Perioperative Nursing Australia

Choosing a digital medical records management system: 4 considerations

[fa icon="calendar"] 20-May-2015 06:57:00 / by Michael Stanton

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Paperless or digital medical records management systems, are the buzz term these days. It seems like just about every medical practice manager at private and public hospitals is seriously considering adopting digital patient charts and going paperless. There are multitudes of systems out there that, from a distance, all look similar. So which one is right for your medical organisation and what are the most important things you should consider when making the change? 

Read on if you want to discover 4 aspects that you need to consider when making the change from a paper system to a digital medical records system.

Ease of use and process management

The adoption of new technology and systems can meet with resistance so user friendliness ought to be of primary consideration. Equally important however is how well a digital system reflects your current business processes and workflows.

Unfortunately many digital document solutions are developed by software specialists who have had limited exposure to the ‘Real World’ of patient care. In evaluating a paperless system, pay attention to how closely the user interface of the digital solution resembles your current paper based medical records.  Transitioning to digital systems is much easier when the processes that your teams are familair with remain unchanged. So, it makes sense to consider a digital medical records system that can be tailored to your current workflows and facilitates the use of your current forms.  

In a nutshell, a digital medical record solution needs to adopt to your current workflows and business processes. Not the other way around.

Productivity or Simply a Transfer of Administrative Burden?

Productivity gains are top of the desired outcomes in pretty much all technology investment considerations. Most Digital Medical Records will indeed deliver productivity gains around administration. However putting digital record management in the hands of doctors and carers can often mean that the administrative tasks are simply transferred from medical administrators to doctors and carers. So what looks like a productivity gain is in reality a transfer of administrative burden which has significant implications for the number of patients a doctor or carer can see in a day.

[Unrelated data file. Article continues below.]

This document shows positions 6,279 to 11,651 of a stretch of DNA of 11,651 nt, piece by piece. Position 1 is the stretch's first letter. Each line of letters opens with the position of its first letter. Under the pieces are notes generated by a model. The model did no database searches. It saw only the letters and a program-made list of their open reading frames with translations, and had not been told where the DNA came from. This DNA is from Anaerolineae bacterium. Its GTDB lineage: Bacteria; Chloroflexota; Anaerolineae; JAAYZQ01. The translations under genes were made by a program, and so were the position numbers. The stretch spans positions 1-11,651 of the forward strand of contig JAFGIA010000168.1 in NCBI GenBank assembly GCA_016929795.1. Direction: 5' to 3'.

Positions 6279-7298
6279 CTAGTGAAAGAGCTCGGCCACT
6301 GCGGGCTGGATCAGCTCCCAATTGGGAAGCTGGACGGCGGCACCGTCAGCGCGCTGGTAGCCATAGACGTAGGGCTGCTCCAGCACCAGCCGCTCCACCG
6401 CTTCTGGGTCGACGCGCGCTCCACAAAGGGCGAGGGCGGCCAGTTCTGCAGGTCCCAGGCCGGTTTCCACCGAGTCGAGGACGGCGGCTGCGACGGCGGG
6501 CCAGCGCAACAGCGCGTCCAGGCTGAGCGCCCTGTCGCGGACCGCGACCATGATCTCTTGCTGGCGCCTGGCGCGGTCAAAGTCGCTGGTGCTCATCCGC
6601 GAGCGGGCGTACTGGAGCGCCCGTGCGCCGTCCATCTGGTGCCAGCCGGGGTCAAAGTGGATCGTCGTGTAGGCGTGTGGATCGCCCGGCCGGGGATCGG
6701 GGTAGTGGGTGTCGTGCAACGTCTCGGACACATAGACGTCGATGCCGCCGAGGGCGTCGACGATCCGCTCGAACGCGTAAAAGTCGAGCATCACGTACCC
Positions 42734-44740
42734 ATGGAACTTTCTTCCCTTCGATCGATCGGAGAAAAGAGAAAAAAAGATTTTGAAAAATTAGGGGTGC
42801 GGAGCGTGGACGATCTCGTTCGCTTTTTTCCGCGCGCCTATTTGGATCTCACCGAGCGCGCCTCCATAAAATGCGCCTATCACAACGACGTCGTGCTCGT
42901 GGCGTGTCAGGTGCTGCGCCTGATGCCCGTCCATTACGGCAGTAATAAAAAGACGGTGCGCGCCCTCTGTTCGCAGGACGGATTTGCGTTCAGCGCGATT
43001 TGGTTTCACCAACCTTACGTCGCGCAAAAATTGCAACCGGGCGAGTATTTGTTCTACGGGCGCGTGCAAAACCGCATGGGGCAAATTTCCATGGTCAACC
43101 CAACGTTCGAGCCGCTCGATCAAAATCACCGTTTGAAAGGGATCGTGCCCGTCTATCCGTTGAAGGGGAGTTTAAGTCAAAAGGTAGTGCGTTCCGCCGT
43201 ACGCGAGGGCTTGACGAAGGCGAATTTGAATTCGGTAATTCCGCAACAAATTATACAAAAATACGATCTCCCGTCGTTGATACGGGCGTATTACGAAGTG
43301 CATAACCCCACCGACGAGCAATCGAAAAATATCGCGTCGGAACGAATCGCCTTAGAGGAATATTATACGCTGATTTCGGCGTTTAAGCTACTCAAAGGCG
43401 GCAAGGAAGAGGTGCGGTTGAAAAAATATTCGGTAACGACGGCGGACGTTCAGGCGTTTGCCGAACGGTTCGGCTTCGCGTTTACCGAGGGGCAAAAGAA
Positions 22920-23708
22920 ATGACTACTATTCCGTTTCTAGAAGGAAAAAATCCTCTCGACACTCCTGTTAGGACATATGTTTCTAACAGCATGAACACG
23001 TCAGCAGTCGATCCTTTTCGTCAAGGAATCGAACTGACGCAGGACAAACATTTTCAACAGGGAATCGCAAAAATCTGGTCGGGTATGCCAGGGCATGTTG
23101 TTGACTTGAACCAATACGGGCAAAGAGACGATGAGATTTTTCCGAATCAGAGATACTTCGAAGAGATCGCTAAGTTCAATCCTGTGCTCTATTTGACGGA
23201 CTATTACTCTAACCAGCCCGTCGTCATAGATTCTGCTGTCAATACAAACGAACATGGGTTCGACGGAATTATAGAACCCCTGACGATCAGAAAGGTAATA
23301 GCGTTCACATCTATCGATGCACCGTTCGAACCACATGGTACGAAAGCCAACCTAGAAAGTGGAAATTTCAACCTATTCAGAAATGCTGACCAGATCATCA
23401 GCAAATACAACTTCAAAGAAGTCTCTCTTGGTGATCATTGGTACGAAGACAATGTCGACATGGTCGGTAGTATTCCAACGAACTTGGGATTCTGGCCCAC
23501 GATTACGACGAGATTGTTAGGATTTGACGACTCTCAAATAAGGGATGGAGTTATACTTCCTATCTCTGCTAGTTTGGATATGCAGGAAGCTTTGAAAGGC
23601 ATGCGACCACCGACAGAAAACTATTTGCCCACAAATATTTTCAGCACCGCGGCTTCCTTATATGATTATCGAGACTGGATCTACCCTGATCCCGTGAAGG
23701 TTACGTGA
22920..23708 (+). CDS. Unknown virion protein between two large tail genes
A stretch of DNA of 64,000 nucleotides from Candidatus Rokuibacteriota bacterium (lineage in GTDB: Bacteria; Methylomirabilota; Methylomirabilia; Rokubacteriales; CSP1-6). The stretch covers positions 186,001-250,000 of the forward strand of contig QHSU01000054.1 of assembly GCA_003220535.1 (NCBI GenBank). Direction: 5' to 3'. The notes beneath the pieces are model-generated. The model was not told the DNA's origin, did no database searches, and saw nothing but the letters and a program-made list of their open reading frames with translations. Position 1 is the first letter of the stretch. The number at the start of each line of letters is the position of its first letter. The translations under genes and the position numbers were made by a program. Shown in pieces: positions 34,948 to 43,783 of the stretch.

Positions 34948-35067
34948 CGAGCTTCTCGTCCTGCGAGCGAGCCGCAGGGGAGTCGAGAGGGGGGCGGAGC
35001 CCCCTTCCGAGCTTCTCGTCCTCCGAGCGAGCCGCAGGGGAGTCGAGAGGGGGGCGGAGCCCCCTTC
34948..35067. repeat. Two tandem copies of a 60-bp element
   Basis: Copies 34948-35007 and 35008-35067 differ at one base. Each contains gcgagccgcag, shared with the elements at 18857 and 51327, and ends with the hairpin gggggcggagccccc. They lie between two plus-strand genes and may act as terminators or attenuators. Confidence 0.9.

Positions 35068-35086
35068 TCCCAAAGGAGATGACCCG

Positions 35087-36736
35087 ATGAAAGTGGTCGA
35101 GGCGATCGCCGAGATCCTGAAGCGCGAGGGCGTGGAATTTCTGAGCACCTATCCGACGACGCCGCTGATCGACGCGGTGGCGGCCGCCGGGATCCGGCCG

A consult that used to take 15 minutes can easily increase to 20 minutes if the carer is now also charged with administration duties.

Do the sums; 4 patient consultations per hour is now 3 patient consultations per hour. This means a decrease from 32  to just 24 consultations per day. Extrapolate those figures out to a week and the doctor is seeing 40 patients less per week! In this scenario, the doctor effectively spends 2 hours a day on administration when he or she could be treating patients!

What is the point of using digital records to gain productivity in administration if that goes at the expense of productivity in the main income producing area of the business?

Patient Experience

A doctor facing a computer screen appears disengaged from the patient. It is difficult to talk to a patient whilst simultaneously looking at the screen and tapping away on the keyboard.  The patient experience suffers enormously as a result. Doctors however can write and talk to patients at the same time and be completely engaged with the patient. They're trained to so. It therefore makes sense, that a digital patient record solution adopts to the doctor's preferred work method and allows the doctor to write just as he or she is used to doing.  

NSQHS and other Australian Health Records Management Standards

Any health professional and medical practice manager understands how critical compliance and accreditation is to a health services organisation. Systems that help you comply with standards have the potential to reduce the cost and burden of compliance whilst securing the organisation's accreditation. There are 3 medical standards relevant in Australia that are particularly relevant to digital medical records management.

  • NSQHS - Accreditation to NSQHS is a non-negotiable, Any digital system must deliver compliance with this set of standards.
  • AS2828.1 provides a framework as to how patient charts should be formatted. It is highly relevant and states that, patient records must be printed in an AS282.1 compliant format. This means that your digital document system must have this print format built in.
  • ISO 18308 relates to how digital medical records systems should be designed. Besides covering the design framework, this standard covers things like security, privacy and document retention & archiving.

Summary: Medical Digital Document System Selection

Whilst most digital medical records management solutions offer productivity gains it is wise to consider how these gains are realised. Some gains are simply a transfer of administrative burden on doctors and carers. The implications of this often translate into fewer patient facing and consulting hours whilst also negatively impacting the patient experience.

Going paperless is made infinitely easier when the digital document system reflects and adopts the processes your team is already familiar with. 

Finally, always be sure that your choice of patient records management solutions meets all the required Australian standards - NSQHS, AS2828.1 and ISO18303

 

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Topics: Medical Records Management, Paperless Patient Records

Michael Stanton

Written by Michael Stanton